I knew my good friend Billy Noonan, a Boston Firefighter, was working and since he was the photographer with the arson squad he would be going to the scene. I said to a couple of the photographers, “In a few minutes there will be a little red car with its red lights on coming to this gate and I will be getting in it.” They just laughed at me. Next thing they saw was me with my thumb out and the car stopping and taking me to the scene. I got a really good photo showing the Mass Port ladder up, the plane with the escape slides deployed and the city of Boston in the background. It was a great photo of the incident.
A while later the bus with the rest of the photographers showed up. Everyone started taking photos but by then the ladder had been taken down and it was just a plane on the runway. Dick Hurwitz the AP Chief Photographer saw me and thought I had come on the second bus and was gleeful to tell me how happy he was to have gotten there before me. I laughed and said to him “take a look at tomorrow’s paper and remember what you just said.” I kicked butt with my photo.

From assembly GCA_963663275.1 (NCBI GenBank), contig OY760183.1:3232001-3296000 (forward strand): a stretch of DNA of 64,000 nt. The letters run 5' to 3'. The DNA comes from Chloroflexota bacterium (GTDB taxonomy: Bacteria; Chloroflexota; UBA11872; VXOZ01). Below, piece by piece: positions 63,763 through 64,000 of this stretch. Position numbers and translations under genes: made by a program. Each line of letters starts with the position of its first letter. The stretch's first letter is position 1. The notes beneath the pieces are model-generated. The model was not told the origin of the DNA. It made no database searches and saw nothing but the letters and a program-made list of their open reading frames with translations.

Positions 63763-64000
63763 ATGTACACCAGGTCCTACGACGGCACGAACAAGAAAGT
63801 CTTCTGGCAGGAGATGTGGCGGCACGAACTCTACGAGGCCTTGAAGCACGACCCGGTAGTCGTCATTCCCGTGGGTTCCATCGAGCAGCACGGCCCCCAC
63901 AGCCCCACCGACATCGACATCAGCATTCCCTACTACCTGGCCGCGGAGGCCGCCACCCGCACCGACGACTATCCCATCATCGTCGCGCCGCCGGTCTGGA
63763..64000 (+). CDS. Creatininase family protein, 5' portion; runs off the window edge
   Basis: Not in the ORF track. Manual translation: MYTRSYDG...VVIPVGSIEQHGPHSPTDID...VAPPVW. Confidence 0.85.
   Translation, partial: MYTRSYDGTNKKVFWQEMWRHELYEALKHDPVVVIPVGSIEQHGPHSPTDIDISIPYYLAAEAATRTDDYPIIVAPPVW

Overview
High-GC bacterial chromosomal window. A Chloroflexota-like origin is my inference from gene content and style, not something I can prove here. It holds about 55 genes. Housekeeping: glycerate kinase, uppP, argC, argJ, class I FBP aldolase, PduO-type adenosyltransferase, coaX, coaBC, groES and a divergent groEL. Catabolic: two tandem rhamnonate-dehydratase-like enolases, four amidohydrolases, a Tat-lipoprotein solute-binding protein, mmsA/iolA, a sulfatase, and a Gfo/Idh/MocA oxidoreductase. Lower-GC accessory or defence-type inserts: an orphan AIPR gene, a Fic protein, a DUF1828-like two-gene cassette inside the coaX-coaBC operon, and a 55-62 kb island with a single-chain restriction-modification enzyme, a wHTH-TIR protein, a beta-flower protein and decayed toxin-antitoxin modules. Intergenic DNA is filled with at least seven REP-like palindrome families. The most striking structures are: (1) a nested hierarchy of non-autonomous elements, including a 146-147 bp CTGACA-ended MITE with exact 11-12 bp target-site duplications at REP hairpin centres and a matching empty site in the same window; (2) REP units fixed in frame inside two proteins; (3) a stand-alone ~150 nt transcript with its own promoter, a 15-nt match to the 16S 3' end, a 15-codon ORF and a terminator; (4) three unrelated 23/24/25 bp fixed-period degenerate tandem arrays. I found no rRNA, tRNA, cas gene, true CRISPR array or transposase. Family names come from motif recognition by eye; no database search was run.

FYI, recently the family of Delvonte Tinsdale filed suit against Charlotte, Charlotte-Douglas International Airport and US Airways.
Rollie Oxton, Pulitzer Prize Winner, my hero, mentor, friend and I got to work with him at the old Record American where I started in this business. Rollie was the King of his era. He cruised the streets of Boston for parts of 3 decades, always there when it happened.
Recently I made contact with his son David, the head of the art department at the Governor Dummer School in Byfield, MA. We have exchanged emails and now I get a chance to display some of his great images and talk about my hero.